Cover Image
close this book Above and beyond
View the document Acknowledgment
View the document Preface
View the document Introduction
close this folder Part one - Seven success stories
View the document Fishing in Sierra Leone
View the document Rooftop gardening in the Dominican republic
View the document Egg production in Papua New Guinea
View the document Enterprise zones in Malawi
View the document Repairing braillwriters Nepal
View the document Organizing a women's conference in Hungary
View the document Learning from legends in Yap
close this folder Part two - A sampling of activities
View the document Appropriate technology & energy
View the document Arts & entertainment
View the document Business
View the document Construction
View the document Environmental education
View the document Health education
View the document Literacy
View the document Recreation for children & youth
View the document Resource centers & libraries
View the document Services for people with special needs
View the document World wise schools (WWS)
View the document Volunteer & vocational training
View the document Working with women
close this folder Part three - Guidelines for success
View the document Starting slowly
View the document Letting the community take the initiative
View the document Relying on local resources
View the document Enjoying the activity
View the document Paying attention to the nuts and bolts
View the document Keeping is simple and flexible
View the document Following up, documenting and sharing your experience
View the document List of acronyms
View the document Bibliography

Paying attention to the nuts and bolts

Although organizing secondary activities in the Peace Corps is usually not a formalized process, it is important to be systematic in executing them.

Goals need to be fisted end discussed both with people who can advise you and people with whom you will be working.

Defining goals and objectives gives you some yardstick against which to measure your progress. It also helps you to plan the direction your project will take. Casey Vanderbeek realized, for example, that his project had both educational as well as moneymaking objectives, and he had to focus on each separately in order to achieve them.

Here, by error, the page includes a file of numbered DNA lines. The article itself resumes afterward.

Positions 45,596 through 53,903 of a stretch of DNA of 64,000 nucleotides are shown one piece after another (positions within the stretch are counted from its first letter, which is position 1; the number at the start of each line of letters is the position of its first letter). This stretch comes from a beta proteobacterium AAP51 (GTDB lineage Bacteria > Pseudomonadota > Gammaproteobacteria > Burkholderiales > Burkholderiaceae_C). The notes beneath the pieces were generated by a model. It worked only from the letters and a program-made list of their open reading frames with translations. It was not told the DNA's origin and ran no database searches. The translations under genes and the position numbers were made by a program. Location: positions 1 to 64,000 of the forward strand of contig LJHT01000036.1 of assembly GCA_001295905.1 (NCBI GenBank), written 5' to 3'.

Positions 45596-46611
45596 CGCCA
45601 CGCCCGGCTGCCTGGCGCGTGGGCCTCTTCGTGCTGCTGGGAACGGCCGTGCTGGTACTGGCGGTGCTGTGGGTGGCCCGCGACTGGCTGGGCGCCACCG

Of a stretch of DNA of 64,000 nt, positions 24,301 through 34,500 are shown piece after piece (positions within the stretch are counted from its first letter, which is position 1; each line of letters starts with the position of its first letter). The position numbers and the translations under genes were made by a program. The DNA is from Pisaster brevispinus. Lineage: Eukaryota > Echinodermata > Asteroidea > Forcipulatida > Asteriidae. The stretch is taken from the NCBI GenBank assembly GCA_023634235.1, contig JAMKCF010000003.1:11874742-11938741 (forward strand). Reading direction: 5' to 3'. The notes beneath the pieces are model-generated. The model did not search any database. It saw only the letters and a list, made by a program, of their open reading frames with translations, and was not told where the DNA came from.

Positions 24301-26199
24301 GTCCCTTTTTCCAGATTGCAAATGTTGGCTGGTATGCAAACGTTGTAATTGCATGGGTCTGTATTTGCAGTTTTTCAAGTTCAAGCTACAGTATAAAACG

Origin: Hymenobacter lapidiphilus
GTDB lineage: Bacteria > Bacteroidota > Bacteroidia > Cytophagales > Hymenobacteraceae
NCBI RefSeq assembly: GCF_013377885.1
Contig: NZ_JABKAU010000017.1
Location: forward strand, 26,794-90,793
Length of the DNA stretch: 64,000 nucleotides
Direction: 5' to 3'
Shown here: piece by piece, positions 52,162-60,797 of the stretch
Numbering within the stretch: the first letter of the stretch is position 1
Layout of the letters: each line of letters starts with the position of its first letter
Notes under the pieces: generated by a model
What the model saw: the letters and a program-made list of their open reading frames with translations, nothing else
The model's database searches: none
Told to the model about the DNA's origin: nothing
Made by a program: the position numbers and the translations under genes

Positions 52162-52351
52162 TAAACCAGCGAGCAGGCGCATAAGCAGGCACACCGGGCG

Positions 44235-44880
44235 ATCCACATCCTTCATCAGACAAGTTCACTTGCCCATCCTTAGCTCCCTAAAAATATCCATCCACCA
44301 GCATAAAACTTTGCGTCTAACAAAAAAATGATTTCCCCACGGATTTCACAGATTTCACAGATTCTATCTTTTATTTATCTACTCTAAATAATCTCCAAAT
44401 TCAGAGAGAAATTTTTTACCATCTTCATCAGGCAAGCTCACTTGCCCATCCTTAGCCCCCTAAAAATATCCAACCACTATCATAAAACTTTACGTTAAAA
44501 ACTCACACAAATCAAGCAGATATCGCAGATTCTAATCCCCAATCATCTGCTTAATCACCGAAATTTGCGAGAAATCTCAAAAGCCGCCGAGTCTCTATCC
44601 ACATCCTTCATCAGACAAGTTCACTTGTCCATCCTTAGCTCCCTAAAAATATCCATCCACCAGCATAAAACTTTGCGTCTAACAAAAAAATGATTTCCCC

Plans need to be made, with the people concerned participating.

To be a Trickle Up Program Coordinator, Frank Giarrizzo had to submit detailed plans to the Trickle Up Program, specifying the number of people involved, the types of businesses, and how they would go about organizing them.

Your activity need not be so ambitious, but the planning process remains the same. All of the guidelines mentioned heretofore - deciding whether the idea is a good one; involving the community; getting information, funding, and all the other resources to get your activity underway - require planning. How the activity will be maintained in-country must be clarified. Tasks need to be defined and delegated. The people working with you must participate in this process, so they understand the steps taken and can continue the process once you leave.

The egg production project in Papua New Guinea is a good example of how you can plan an activity with your community. The SPA workshop, duplicated at the village level, enabled the Marcoves and the villagers to look at their proposed activity from a variety of angles. Spending one morning a week, carefully following instructions in the Small Projects Design and Management Training Manual for Volunteers and Counterparts, 2 they largely organized the farm themselves. The villagers prepared the funding proposal, while the Marcoves designed a simple bookkeeping system to have money available to purchase a new batch of chickens when more were needed.